US Secretary of State says Moscow and Beijing have ‘blood on hands’ for blocking aid deliveries from Turkey and Iraq.
Tens of thousands of civilians have fled Syria‘s Idlib province to the Turkish border, after an increase in bombings by Russia-backed government forces, creating a new humanitarian challenge as the winter season arrives.
United Nations observers said on Friday that at least 18,000 people have been displaced in Idlib in just 24 hours, as the deadly bombardments continue.
On Friday morning, at least seven more people were reported killed, after at least 19 civilians were killed on Thursday.
In the last five days, at least 80,000 Syrians have already fled near Turkey’s border, according to reports quoting Syria’s Response Coordination Group.
There are already about one million Syrian refugees living near the border with Turkey.
In September 2018, Turkey and Russia had agreed to turn Idlib into a de-escalation zone.
Since then, more than 1,300 civilians have been killed in attacks by the Syrian government forces in the de-escalation zone, according to reports.
Al Jazeera’s Mohammed Adow, reporting from Istanbul, said the Russian-backed Syrian government bombings include air raids, shelling and barrel bomb attacks in the town of Maarat el-Numan in southern Idlib.
Syrians living in the area said the attacks were indiscriminate with hospitals, markets and homes targeted.
On Friday, public anger against the offensive spilled onto the streets, with hundreds of people in Idlib taking to the streets to denounce what they called the neglect of their plight by the International community. They also called for a swift halt to the bombardment.
Witnesses also said that evacuees were targeted as they tried to flee their homes.
In the town of Sarmada, a hub for aid going into Syria and just a few kilometres from the border with Turkey, fighters from the opposition Hay’et Tahrir Sham set up barriers to stop protesters from walking towards the border.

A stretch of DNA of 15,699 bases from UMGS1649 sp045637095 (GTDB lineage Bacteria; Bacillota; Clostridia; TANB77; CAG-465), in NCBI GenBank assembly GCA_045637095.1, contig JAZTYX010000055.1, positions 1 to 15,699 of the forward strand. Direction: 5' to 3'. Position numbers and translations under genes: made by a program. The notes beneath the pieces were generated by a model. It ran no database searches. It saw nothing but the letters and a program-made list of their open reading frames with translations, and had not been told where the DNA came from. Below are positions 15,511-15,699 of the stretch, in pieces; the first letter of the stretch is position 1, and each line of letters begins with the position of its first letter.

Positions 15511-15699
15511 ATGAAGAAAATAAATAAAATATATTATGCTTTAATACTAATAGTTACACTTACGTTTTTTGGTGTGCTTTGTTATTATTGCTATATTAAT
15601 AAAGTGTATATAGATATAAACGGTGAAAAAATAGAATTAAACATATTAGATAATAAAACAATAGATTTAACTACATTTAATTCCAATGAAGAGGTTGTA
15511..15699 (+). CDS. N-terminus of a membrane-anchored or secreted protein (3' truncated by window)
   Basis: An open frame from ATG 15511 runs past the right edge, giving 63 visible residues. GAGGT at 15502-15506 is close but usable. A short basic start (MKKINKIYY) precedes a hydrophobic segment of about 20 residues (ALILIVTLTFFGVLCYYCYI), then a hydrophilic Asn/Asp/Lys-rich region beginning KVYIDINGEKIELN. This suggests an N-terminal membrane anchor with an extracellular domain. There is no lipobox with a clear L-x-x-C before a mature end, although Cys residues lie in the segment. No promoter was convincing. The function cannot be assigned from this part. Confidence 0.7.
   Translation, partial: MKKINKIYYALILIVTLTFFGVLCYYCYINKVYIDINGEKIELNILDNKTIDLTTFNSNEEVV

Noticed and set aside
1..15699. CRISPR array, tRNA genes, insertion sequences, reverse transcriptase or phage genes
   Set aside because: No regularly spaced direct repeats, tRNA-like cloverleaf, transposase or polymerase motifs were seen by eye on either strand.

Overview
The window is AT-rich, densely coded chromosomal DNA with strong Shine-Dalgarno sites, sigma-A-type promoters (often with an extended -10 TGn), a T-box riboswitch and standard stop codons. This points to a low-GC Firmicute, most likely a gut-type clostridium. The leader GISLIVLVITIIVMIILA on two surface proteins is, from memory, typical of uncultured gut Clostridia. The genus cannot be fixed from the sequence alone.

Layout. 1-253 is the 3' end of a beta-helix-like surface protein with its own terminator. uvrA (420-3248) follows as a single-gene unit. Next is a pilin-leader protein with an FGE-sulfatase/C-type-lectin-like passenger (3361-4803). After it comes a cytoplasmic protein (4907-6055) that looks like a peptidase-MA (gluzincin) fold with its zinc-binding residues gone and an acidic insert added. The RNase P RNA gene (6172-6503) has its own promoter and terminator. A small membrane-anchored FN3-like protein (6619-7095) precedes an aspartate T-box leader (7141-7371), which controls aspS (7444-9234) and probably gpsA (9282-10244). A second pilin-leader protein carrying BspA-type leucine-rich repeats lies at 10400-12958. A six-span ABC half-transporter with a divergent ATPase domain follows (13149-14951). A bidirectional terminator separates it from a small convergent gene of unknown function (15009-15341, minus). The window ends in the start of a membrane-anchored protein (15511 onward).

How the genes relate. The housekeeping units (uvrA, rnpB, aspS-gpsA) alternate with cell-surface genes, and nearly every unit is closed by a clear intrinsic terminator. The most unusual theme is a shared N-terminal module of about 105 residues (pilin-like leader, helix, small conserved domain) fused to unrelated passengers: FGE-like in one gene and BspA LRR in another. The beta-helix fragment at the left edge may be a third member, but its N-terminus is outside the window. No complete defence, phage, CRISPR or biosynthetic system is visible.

Turkish security forces said they were forced to send reinforcements to ensure protesters did not cross into Turkey.
Idlib is home to an estimated 2.4 million people, more than half of whom are internally-displaced and living camped out near the Turkish border.
With the intensified bombing campaign forcing thousands to flee, many face a cold and hungry winter.
Official camps on the Syria-Turkey border are already in full capacity, forcing many of the newly-displaced civilians to live in flooded makeshift camps, where aid deliveries are few and far between.
Crippling fuel shortages, which have raised the cost of food and transport, also threaten medical care in the province.
Fuel prices have more than doubled in the past two months, and charities and hospitals said they are struggling to respond to the crisis.
As the situation on the ground deteriorates, the UN Security Council failed to approve any of the rival resolutions that would continue the delivery of humanitarian aid across borders to more than a million Syrians every month in mainly rebel-held areas.
A resolution, cosponsored by Germany, Belgium and Kuwait and supported by the UN humanitarian office, which would have extended the mandate for deliveries for six months and cut one of four crossing points, was vetoed by Russia, the Syrian government’s closest ally, and China.
A rival resolution sponsored by Russia and China, introduced only on Monday, was also defeated.
The current year-long mandate for aid deliveries through four border crossings in Turkey, Iraq and Jordan is set to expire on January 10.
Secretary-General Antonio Guterres said in a report to the council circulated on Monday that “the United Nations does not have an alternative means of reaching people in need in the areas in which cross-border assistance is being provided.”
UN spokesman Stephane Dujarric called the humanitarian situation in northwest and northeast Syria “horrific”, saying “it would be markedly worse without the cross-border operation”.
Elsewhere, Syrian state TV reported that near-simultaneous attacks believed to have been carried out by drones hit three government-run oil and gas installations in central Syria on Saturday.
No one claimed responsibility for the attacks, which targeted the Homs oil refinery – one of only two in the country – as well as two natural gas facilities in different parts of Homs province.
The government’s oil ministry said that several production units had been damaged and repair teams were working alongside firefighters to try to restore output as quickly as possible.
Government-held areas of Syria suffer from a chronic shortage of fuel, partly because of Western sanctions on crude imports and partly because the largest oil and gas fields lie in the east, which remains under the control of US-backed Kurdish forces.